This has officially become irritating. Near as I can tell, 99% of the people obsessed with the upcoming meet-and-greet at the White House picnic table are focusing on the beer. (We Americans are masters at stripping anything down to its most trivial aspect.)
Either they’re annoyed at the beer choices (too foreign, too industrial, too whatever), or they’re ruminating, in entirely too much detail, about beer as a metaphor for — take your pick — class, race, whatever.
Folks, it’s not about the beer. This is President Obama putting campaign rhetoric into action. Remember back in the campaign? He kept saying he wanted to help Americans find common ground.
The example he used was abortion. Yes, some people are pro-choice, some people aren’t. But as he pointed out, no one in their right mind wants abortion for the sake of abortion. So he said he hoped to bring both sides together to focus on what matters: why there’s a need for abortion in the first place. To have the good minds on both sides of the issue talk about the core of the issue — unwanted pregnancy — rather than continuing to talk past each other.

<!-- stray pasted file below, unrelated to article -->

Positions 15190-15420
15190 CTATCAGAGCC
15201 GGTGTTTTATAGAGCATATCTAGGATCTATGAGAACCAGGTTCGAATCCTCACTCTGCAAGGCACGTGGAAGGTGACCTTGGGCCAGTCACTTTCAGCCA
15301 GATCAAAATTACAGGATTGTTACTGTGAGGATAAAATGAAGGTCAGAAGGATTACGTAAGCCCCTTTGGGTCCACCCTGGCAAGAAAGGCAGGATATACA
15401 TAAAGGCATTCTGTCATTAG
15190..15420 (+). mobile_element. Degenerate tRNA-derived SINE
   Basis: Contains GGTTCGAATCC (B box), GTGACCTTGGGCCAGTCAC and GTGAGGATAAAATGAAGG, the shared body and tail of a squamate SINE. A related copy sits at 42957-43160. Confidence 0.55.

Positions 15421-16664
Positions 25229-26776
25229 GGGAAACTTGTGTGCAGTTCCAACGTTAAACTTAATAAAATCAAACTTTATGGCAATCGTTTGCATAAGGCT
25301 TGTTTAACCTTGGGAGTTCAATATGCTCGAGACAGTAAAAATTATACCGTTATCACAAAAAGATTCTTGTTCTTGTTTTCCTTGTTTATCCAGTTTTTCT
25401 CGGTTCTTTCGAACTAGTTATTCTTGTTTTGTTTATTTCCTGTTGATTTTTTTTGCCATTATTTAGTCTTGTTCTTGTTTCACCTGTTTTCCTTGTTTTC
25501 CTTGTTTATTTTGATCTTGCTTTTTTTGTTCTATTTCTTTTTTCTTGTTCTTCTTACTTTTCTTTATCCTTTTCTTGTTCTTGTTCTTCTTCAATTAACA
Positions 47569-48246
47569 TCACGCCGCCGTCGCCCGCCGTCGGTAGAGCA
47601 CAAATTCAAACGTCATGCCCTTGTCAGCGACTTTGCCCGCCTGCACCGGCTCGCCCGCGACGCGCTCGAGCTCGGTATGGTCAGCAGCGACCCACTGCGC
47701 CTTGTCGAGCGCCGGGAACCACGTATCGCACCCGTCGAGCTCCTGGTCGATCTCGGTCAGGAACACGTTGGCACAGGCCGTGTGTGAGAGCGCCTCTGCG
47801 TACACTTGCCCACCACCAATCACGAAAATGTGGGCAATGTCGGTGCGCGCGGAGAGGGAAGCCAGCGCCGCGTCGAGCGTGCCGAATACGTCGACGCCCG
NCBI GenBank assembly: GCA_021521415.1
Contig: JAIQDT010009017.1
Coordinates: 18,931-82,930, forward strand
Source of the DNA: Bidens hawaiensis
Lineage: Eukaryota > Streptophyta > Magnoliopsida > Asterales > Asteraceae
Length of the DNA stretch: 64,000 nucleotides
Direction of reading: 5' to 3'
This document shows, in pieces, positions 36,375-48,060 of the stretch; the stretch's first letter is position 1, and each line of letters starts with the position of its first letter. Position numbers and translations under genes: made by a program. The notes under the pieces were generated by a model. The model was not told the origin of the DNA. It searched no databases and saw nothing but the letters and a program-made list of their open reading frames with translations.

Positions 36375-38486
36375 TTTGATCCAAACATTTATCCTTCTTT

That’s what he’s doing with the “Beer Summit”: bringing together two people who, I guarantee you, are burdened with misconceptions and stereotypes of each other.
I doubt Gates has ever talked with a cop in his life. And I suspect Crowley isn’t much fond of the snooty professor types in Cambridge
. They’re not alone. We Americans are as divided by “class” (economics, education, upbringing) as we are by race, religion, and our attitudes toward abortion. I know this. I’ve spent my entire life talking to both sides. Having a conversation with dishwashers on Tuesday, and chatting with professors on Wednesday. (*1)
So Obama is bringing together two men from two entirely different worlds. He’s gonna sit down with them, and they’re gonna talk. The beer was just a way to do that.
Sure, he could have said, “Hey, guys, let’s have a cup of coffee.” But that’s not as, well, informal. Not quite as conducive to laying all the cards on the table, looking each other in the face, and finding common ground.
So let’s get over the beer bullshit, and focus on what matters. I hope Crowley, Gates, and Obama have a great time.
*1: I didn’t plan it that way. From the time I was sixteen until my early 30s, I worked in pink and blue collar jobs. Never talked to anyone BUT dishwashers, construction workers, janitors. Then I went to college and suddenly I was talking to professors and other white collar types.